Day 2 |
Apr 26, 2012

La Gomera, Canary Islands 

By Chris Harbard, Ornithologist

Co-ordinates: N 28º 05', W 17º 6'
Weather: Sunny with scattered clouds
Air Temperature: 18ºC
Wind: 10 knots

A fairly early start this morning meant that it was not quite light when I had breakfast but by the time I disembarked and joined the buses the sun was up. Silver Explorer was berthed at San Sebastian on the island of Gomera, one of the smaller islands in the Canary island group. Like all of them, it is volcanic in origin with towering peaks in the distance. Soon we were driving out of town, climbing ever upwards, past walls lined with purple and red flowers. The landscape was fairly barren with scrub-covered rocks and bare volcanic soil. In the distance clouds covered the far hills as the bright sun began to shine. As we climbed more of the landscape became visible, and we could see some small peaks, which our guide told us were volcanic domes, left behind millions of years ago.

The vegetation was interesting, with introduced cacti mixed with a variety of native Euphorbia plants. After a quick scenic stop to look down on a small village in a valley, we entered some tunnels taking us through to the next valley. As we emerged from these, the transition took my breath away, suddenly there were trees – conifers and laurel trees, and everything was so green! I couldn’t believe the fertile valley that now ran alongside us. The guide explained it was all to do with the prevailing weather and rainfall that benefited this valley but not the previous one. However as there had been no rain during the usual wet winter months, everything was drying out and the dams that usually held brimming reservoirs in spring held back little water. As we came to the town of Agulo, the vineyards and banana plantations looked parched.

The scenery of Gomera is spectacular and its volcanic origin is clear with huge pillars of basalt making up the rocky walls in almost any direction. We stopped to take photos at one view point that looked towards the neighbouring island of Tenerife and I suddenly noticed some slim black birds swooping overhead. With their pointed wings, streamlined shape and fast flight they could only be Plain Swifts, a special bird, found only on the Canary Islands and Madeira – fabulous! As we climbed up though terraces of crops, many of which had been abandoned, the vegetation began to change again with tree heathers now joining the other trees.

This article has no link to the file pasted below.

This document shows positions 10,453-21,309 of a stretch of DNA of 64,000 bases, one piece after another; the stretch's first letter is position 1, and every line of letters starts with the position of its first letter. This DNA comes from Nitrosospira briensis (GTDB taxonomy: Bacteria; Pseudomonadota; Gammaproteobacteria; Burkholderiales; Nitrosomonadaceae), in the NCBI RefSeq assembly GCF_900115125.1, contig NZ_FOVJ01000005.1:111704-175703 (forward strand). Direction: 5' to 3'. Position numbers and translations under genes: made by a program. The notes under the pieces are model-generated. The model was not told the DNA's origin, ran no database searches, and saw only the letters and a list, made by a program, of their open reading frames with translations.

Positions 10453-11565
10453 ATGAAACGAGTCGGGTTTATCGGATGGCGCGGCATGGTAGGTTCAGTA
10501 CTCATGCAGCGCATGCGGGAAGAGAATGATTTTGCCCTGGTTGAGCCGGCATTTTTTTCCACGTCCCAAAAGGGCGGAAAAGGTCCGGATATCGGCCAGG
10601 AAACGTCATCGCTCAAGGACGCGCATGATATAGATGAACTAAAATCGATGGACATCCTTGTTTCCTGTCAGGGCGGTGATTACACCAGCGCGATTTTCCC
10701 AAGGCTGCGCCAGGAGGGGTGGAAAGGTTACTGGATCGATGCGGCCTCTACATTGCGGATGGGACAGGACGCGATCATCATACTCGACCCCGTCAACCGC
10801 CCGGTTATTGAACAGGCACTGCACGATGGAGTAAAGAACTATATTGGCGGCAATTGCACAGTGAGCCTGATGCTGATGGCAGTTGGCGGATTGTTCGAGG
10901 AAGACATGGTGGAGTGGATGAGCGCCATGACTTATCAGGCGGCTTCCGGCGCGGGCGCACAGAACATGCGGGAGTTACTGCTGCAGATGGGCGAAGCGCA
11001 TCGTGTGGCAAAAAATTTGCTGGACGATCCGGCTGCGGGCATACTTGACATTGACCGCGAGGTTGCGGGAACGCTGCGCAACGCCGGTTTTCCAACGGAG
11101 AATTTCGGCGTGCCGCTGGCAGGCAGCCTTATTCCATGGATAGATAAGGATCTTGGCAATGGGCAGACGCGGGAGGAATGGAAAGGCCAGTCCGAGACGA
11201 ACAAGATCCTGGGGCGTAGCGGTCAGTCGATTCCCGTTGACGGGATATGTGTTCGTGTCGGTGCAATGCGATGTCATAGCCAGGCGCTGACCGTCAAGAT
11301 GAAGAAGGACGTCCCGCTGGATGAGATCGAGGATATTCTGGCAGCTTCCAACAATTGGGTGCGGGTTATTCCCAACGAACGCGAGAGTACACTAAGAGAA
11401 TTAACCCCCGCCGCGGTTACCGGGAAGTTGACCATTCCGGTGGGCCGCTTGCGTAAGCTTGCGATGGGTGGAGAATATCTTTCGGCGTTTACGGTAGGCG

Soon we reached the National Park of Garajonay, our first destination and I was pleased to get off the coach and join the guests in a proper walk, through the lush laurel forest, so peculiar to these islands. Gomera, although a small island, holds one eighth of all of the world’s laurel forests so it was a privilege to be there. The thin trunks of the laurel trees stretched above me, and the leaves of this relative of the bay tree, shaded all of us from the sun. I could hear birds singing and calling and was able to identify, Canarian Chaffinch, Canarian Chiffchaff, and Canarian Blue Tit, which I managed to see. These are all species or subspecies that are peculiar to the Canary Islands. As we emerged into the light at a clearing in the park I noticed several wild Canaries, singing from the top of a nearby tree, and I was able to point them out to guests. These birds are named after the islands rather than the other way round, and are less colourful than their caged counterparts.

We left the park and continued our journey, which now took us round to the south of the island, offering fantastic views of the peak of Tenerife’s Mount Teide, emerging from some distant cloud. We descended to the Playa de Santiago where we stopped at the Hotel Jardin Tecina, originally established by Fred Olsen, renowned for establishing the banana trade from here, as well as setting up the first inter-island ferries. He purchased land on Gomera for this and also set up the botanical garden/arboretum in which the hotel now stands. After some refreshing drinks and biscuits, we were taken in groups around some of the paths and a hotel guide told us about just a few of the amazing plants and trees gathered from all around the world.

Then it was back to the ship for lunch, after which there was just time for me to quickly run through the talk I was giving, entitled “Birds of Macaronesia”, the group of islands which includes all of the Canary Islands, Madeira, the Azores and the Cape Verde Islands. The talk focused on some of the special birds of the islands we would be visiting and looked at their lives and conservation. A little later came the first Recap & Briefing, which gave us an outline of our day on Lanzarote tomorrow, as well as several short presentations about things we had seen and done in the last two days. Then it was time to get ready for the Captain's Welcome Cocktail Party and Dinner. Everyone dressed up in their finery for the occasion and we were introduced to some of the ship's senior staff before enjoying a sumptuous dinner.